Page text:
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Let's Check the Markets!
OKC West is our Market Links Sponsor- they sell cattle three days a week- Cows on Mondays, Stockers on Tuesday and Feeders on Wednesday- Call 405-262-8800 to learn more.
586 head of cattle on their showlist for the Wednesday,
August 13th sale of finished
OKC West sold slaughter cows and bulls mostly steady to 2.00 higher on Monday
compared to last
Oklahoma National Stockyards has on offer 7,200 in the Monday trade of this week- Feeder steers and heifers trading 1.00-3.00 lower. Steer and heifer calves mostly 1.00 lower on a limited test. Click or tap here to get the Mid Session Report from Stockyards City.
Joplin Regional Stockyards sells over 5,300 on Monday- USDA reports steer calves under 500 lbs steady to 5.00 higher, steer calves and yearling steers 500 to 750 lbs steady, yearlings steers over 750 lbs 2.00 to 4.00 lower- click or tap here for the full report.
Today's First Look:
mornings with cash and futures reviewed- includes where the Cash Cattle market stands, the latest Feeder Cattle Markets Etc.
Each afternoon we are posting a recap of that day's markets as analyzed by Justin Lewis of KIS futures
- click or tap here
for the report posted yesterday afternoon around 3:30 PM.
Okla Cash Grain:
Feeder Cattle Recap:
Slaughter Cattle Recap:
TCFA Feedlot Recap:
Our Oklahoma Farm Report Team!!!!
Ron Hays, Senior Farm Director and Editor
Carson Horn, Associate Farm Director and Editor
Pam Arterburn, Calendar and Template Manager
Dave Lanning, Markets and Production
|Oklahoma's Latest Farm and Ranch News
Your Update from Ron Hays of RON
Tuesday, August 14, 2018
Pasture and Range Conditions in Southern Plains Show Minor Improvement as Summer Crops Near Maturity
The US Department of Agriculture on Monday, August 13, 2018 released its latest USDA Crop Progress report, according to which the US corn crop is 73 percent doughing, 15 points higher than last year and 17 points better than normal. Corn dented is at 26 percent, better than 15 last year and 13 on average, with a current crop condition rating of 12 percent poor to very poor, 26 fair and 62 good to excellent. Meanwhile, the US soybean crop is rated this week 96 percent blooming, marginally above last year's 93 and the five-year average of 92. Setting pods rates 84 this week, above 77 last year and 72 the average, with a condition rating of 10 poor to very poor, 24 fair and 66 good to excellent.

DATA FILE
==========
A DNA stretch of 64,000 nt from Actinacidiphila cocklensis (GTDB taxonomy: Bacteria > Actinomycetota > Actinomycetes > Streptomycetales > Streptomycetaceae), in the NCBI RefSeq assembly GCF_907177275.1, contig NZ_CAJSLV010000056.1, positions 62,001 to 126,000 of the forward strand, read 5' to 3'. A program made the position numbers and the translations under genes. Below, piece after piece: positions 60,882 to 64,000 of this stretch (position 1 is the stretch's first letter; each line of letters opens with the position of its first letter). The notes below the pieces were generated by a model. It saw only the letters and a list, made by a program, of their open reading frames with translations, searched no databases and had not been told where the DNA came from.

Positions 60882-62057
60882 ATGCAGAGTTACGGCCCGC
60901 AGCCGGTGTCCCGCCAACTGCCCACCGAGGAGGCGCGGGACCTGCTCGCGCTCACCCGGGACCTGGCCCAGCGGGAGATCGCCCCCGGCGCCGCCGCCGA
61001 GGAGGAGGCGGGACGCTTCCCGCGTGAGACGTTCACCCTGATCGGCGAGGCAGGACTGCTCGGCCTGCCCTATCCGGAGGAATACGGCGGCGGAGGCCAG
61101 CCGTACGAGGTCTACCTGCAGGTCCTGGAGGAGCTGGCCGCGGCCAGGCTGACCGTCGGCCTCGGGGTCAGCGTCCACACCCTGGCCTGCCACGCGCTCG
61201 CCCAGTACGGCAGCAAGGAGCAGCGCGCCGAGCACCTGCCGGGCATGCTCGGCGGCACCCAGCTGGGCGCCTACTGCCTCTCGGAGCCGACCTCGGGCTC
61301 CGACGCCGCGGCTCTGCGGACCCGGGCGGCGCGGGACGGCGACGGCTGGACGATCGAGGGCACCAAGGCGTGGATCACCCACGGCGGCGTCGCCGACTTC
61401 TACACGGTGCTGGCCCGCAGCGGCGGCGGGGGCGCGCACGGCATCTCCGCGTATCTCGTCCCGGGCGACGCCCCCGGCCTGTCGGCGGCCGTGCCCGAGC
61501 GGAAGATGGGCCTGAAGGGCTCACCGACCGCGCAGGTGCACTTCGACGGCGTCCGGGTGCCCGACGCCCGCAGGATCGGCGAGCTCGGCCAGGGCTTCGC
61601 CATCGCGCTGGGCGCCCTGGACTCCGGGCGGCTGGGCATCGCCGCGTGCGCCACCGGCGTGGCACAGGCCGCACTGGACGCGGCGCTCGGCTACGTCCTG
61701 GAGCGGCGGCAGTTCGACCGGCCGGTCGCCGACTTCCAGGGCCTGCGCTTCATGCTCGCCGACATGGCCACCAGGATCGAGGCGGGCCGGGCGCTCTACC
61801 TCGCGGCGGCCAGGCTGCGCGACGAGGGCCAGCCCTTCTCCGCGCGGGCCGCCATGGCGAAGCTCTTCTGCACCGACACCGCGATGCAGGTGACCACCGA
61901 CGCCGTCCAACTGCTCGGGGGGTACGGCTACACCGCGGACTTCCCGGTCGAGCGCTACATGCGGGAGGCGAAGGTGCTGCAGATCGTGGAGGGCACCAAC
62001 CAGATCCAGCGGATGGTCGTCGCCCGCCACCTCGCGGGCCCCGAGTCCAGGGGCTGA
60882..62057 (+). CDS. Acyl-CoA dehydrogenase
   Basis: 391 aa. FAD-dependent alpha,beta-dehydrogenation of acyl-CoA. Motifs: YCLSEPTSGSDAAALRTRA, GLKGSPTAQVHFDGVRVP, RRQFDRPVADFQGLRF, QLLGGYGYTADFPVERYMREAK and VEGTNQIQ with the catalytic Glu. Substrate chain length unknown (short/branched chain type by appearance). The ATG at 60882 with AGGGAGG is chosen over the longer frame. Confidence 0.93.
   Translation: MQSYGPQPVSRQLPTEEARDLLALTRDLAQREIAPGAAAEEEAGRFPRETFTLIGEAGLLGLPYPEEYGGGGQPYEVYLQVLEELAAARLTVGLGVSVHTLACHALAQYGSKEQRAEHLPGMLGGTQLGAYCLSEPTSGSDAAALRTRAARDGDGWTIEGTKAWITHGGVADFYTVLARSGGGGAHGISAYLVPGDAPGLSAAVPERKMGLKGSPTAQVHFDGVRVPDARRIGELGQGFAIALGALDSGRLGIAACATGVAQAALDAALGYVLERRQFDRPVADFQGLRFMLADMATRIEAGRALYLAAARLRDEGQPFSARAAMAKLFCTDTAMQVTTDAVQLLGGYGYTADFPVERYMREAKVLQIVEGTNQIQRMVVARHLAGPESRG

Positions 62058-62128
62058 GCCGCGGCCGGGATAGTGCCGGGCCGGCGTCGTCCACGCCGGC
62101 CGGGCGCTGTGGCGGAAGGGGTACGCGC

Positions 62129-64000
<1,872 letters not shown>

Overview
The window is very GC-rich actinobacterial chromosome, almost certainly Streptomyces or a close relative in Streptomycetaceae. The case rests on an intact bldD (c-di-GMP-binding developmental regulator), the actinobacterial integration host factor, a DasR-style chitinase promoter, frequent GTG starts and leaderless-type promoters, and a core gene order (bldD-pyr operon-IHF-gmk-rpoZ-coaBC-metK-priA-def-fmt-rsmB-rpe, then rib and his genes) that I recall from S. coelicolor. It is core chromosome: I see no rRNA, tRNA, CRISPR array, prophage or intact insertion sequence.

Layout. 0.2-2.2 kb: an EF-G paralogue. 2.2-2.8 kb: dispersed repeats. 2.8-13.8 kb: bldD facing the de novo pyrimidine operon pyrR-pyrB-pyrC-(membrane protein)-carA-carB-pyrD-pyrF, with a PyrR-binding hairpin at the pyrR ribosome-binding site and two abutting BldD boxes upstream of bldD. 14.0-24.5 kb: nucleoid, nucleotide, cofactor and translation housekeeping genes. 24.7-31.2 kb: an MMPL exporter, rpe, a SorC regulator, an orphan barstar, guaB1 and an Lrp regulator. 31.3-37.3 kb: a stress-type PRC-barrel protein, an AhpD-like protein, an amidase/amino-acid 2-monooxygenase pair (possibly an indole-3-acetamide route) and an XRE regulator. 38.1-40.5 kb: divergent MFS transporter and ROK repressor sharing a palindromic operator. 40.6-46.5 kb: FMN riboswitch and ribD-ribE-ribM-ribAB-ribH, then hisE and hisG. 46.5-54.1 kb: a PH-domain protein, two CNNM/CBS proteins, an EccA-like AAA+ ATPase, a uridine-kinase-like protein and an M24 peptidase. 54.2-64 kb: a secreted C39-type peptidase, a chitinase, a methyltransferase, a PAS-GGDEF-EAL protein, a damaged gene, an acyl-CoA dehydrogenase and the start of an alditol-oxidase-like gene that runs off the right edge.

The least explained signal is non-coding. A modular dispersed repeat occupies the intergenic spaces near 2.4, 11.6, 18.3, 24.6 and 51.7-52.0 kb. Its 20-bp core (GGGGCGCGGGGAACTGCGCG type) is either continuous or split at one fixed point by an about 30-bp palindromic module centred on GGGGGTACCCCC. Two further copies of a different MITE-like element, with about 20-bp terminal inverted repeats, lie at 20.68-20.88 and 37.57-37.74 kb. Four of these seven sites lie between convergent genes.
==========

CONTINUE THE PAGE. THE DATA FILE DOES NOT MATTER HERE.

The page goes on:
Click here to review the complete USDA Crop Progress report released on Monday, August 13, 2018.
In Oklahoma this week, corn dough reached 68 percent, up 2 points from the previous year and 6 points ahead of normal. Corn dent reached 23 percent, down 1 point from the previous year. Corn's condition this week rates 7 percent poor to very poor, 20 fair and 73 good to excellent. Sorghum headed reached 68 percent, up 3 points from the previous year. Sorghum coloring reached 30 percent, down 7 points from the previous year. Sorghum's condition this week is at 13 poor to very poor, 42 fair and 45 good to excellent. Cotton setting bolls is at 70 percent, while bolls opening reached 4 percent, up 2 points from the previous year and up 3 points from normal. Cotton's condition this week rates 46 percent poor to very poor, 31 fair and 23 good to excellent.
Click here to review the complete Crop Progress report for Oklahoma.
In Kansas, corn condition rated 7 percent very poor, 15 poor, 31 fair, 41 good, and 6 excellent. Corn dough was 77 percent, ahead of 67 both last year and for the five-year average. Dented was 42 percent, well ahead of 22 last year and 19 average. Sorghum condition rated 1 percent very poor, 5 poor, 32 fair, 53 good, and 9 excellent. Sorghum headed was 72 percent, ahead of 62 both last year and average. Cotton condition rated 1 percent very poor, 1 poor, 31 fair, 55 good, and 12 excellent. Cotton setting bolls was 54 percent, ahead of 36 last year and 37 average.
Click here to review the complete Crop Progress report for Kansas.
In Texas, corn dented at 79 percent. Mature is at 52 this week while 48 percent of the crop has been reported harvested. Corn's condition in Texas this week rates 36 poor to very poor, 35 fair and 29 good to excellent. Cotton setting bolls climbed to 71 percent, bolls opening at 17 and just 6 percent of the crop reported harvested this week. Cotton's condition in Texas rates this week at 52 poor to very poor, 28 fair and 20 good to excellent. Sorghum headed rates 87 percent complete this week, coloring at 77 percent, mature at 61 and 58 percent of the crop has been harvested. Sorghum's condition this week rates 38 poor to very poor, 39 fair and 23 good to excellent.
Click here to review the complete Crop Progress report for Texas.
This week we see quite a bit of variation in the quality of pasture and range conditions across the country, with minor improvement across the Southern Plains from the week prior. Oklahoma climbed six points this past week, rising from 32 percent good to excellent up to 38 percent. Kansas improved by 2 points, from 29 percent good to excellent to 31 percent. And Texas is better this week by a single point, up to 12 from 11 percent last week good to excellent.
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Given the Right Conditions, Economist Derrell Peel Predicts Normal Seasonal Price Patterns this Fall